HFCS is an added sugar, and research studies have shown that added sugars, such as HFCS, found in sodas and other processed foods, increase inflammation that leads to weight gain. Swap out your HFCS with naturally occurring sugars such as fruits and low fat dairy products. Your waist will thank you!
A Answers (3)
Amy Jamieson-Petonic, Nutrition & Dietetics, answered on behalf of Academy of Nutrition and Dietetics
Michael T Murray, Naturopathic Medicine, answered
Many different products use high-fructose corn syrup (HFCS) as an ingredient. It provides the sweetness in everything, such as soft drinks like 7Up and root beer: fruit beverages like Snapple: and most baked goods, including cookies, crackers, bread, and even ketchup. Food companies use large quantities of HFCS because it is cheap. A single 12 oz. can of Coke or Pepsi has as much as 13 teaspoons of sugar in the form of HFCS. And because the amount of soda we drink has more than doubled since 1970 to about 56 gallons per person a year, so has the amount of HFCS we consume. In 2001, we ate or drank almost 63 pounds of it, according to the United States Department of Agriculture (USDA). That translates to an average of 31 teaspoons a day, and at 16 calories per teaspoon, represents a daily intake of 496 calories. Most Americans consume 45 percent of their daily calories in the form of sugar and HFCS. This dietary pattern is at the center of the storm of obesity sweeping the United States and other countries around the world. The bottom line is that obesity is principally caused by eating more calories than are utilized by the body. Too many of America&aposs food choices are high in calories but low on satiety - chief among these culprits are soft drinks and other sources of HFCS. As a result, the infiltration of the American diet, beverages, and lifestyle into other parts of the world is creating a potential worldwide catastrophic effect on health, with dramatically increased rates of obesity, type 2 diabetes, and virtually every other chronic disease.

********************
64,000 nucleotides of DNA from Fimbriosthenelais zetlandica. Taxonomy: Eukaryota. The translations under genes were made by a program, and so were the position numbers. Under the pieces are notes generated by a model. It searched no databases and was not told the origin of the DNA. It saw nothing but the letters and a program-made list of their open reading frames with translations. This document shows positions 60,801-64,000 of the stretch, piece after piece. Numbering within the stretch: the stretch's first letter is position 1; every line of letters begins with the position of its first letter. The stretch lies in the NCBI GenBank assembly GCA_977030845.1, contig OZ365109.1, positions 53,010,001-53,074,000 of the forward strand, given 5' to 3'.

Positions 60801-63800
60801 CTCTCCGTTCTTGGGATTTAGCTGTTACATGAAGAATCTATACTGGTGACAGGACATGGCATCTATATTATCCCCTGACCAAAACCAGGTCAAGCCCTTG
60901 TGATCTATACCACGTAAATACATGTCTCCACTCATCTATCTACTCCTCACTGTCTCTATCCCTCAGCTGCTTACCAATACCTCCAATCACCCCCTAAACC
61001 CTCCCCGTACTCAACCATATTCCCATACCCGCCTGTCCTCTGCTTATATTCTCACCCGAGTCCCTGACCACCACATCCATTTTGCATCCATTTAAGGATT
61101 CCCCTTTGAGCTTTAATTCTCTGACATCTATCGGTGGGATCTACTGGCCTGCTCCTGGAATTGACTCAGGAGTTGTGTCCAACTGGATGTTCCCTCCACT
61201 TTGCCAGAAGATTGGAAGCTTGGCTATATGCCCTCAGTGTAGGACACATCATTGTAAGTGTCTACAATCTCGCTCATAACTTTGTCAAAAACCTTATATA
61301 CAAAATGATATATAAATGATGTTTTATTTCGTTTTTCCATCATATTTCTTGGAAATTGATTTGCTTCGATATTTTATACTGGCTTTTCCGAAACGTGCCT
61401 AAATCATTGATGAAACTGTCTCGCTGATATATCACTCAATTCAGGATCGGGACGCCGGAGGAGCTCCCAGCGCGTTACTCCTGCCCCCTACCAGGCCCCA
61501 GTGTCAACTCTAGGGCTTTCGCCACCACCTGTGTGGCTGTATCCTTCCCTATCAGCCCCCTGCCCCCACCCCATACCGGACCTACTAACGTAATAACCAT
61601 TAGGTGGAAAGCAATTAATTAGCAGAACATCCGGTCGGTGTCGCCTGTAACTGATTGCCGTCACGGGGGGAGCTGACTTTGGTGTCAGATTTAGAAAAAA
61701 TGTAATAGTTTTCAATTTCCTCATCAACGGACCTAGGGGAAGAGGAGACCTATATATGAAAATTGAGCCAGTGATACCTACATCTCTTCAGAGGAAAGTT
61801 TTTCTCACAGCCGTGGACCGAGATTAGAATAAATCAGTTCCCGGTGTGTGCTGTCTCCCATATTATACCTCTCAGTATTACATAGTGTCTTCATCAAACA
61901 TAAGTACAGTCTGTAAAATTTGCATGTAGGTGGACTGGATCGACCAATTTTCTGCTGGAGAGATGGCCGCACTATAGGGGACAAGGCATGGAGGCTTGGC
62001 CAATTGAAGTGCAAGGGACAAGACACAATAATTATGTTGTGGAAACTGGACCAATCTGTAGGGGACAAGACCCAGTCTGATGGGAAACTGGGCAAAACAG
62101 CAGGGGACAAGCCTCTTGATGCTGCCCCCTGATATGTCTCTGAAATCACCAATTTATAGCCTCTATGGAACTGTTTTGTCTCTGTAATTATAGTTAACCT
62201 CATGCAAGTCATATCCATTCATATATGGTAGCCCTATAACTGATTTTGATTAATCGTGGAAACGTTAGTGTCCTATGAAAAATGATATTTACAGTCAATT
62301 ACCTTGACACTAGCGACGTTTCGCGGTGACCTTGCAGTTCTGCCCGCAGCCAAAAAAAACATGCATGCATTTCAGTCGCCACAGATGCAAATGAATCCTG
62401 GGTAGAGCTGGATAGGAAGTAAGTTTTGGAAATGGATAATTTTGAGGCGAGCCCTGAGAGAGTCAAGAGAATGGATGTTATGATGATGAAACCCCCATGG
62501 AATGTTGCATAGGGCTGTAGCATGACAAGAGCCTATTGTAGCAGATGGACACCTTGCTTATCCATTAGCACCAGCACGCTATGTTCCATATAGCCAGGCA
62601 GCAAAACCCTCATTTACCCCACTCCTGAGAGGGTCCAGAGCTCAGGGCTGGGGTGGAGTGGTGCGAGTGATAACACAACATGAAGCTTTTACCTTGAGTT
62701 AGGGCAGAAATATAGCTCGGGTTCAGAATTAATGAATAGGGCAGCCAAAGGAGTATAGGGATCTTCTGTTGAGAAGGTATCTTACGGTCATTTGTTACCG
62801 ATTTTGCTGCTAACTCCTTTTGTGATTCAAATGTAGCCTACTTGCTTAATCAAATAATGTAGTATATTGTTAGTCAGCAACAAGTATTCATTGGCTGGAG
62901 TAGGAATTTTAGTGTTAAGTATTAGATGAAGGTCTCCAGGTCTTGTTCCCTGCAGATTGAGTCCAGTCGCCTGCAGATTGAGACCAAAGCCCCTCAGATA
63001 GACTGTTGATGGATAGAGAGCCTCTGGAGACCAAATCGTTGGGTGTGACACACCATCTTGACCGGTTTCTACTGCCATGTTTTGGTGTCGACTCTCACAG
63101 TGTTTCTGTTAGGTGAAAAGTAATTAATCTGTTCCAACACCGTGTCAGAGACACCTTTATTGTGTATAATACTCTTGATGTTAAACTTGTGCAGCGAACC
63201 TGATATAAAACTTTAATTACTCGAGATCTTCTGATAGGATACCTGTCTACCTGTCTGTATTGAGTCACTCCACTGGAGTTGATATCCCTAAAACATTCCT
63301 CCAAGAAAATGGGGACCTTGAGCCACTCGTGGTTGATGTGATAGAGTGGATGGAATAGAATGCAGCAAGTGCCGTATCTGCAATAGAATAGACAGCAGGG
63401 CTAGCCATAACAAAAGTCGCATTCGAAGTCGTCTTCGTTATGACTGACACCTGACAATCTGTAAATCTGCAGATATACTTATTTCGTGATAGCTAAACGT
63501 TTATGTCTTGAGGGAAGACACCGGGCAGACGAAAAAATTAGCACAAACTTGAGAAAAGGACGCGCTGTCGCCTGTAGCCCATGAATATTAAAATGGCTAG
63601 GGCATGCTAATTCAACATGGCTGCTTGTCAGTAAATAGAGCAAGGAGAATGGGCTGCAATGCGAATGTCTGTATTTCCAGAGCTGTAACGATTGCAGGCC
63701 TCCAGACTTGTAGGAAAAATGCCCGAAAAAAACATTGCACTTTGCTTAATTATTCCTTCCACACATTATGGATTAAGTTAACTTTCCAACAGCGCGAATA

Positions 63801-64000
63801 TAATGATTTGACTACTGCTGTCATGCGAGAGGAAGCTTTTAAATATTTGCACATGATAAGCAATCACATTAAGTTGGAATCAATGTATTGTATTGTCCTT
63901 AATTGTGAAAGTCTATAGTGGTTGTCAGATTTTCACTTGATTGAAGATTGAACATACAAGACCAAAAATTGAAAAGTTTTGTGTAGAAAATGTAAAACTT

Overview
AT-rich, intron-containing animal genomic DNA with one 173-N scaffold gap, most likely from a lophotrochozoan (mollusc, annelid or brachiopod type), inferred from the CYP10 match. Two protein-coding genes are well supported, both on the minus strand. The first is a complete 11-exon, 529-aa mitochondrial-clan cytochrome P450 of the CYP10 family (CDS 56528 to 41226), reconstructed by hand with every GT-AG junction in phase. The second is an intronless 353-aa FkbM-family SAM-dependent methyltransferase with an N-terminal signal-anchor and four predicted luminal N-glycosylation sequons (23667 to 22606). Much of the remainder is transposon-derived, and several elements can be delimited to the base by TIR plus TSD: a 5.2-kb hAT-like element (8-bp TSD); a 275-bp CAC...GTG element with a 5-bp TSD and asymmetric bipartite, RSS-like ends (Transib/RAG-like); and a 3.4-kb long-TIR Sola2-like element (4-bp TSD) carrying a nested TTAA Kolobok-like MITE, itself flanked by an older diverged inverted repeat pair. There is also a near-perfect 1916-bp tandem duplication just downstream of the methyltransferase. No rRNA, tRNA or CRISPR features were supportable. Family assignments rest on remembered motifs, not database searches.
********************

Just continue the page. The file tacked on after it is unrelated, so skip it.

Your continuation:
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Alan Gaby, Nutrition & Dietetics, answered
The main reason that high-fructose corn syrup (HFCS) contributes to obesity is that it is high in calories. However, research has shown that part of the obesity-promoting effect of HFCS is unrelated to its caloric content. Rats that were given HFCS in their drinking water gained more weight than did rats given sucrose in their drinking water, even though they consumed the same number of total calories, and consumed fewer calories from HFCS than from sucrose (Pharmacol Biochem Behav 2010; 97:101-106). Much of the weight gain was concentrated in the abdomen, the type of weight gain that is associated with an increased risk of heart disease.
One of the ways in which HFCS may promote the development of obesity is by interfering with normal energy metabolism. More information about the adverse effects of HFCS is presented in my textbook, Nutritional Medicine (www.doctorgaby.com).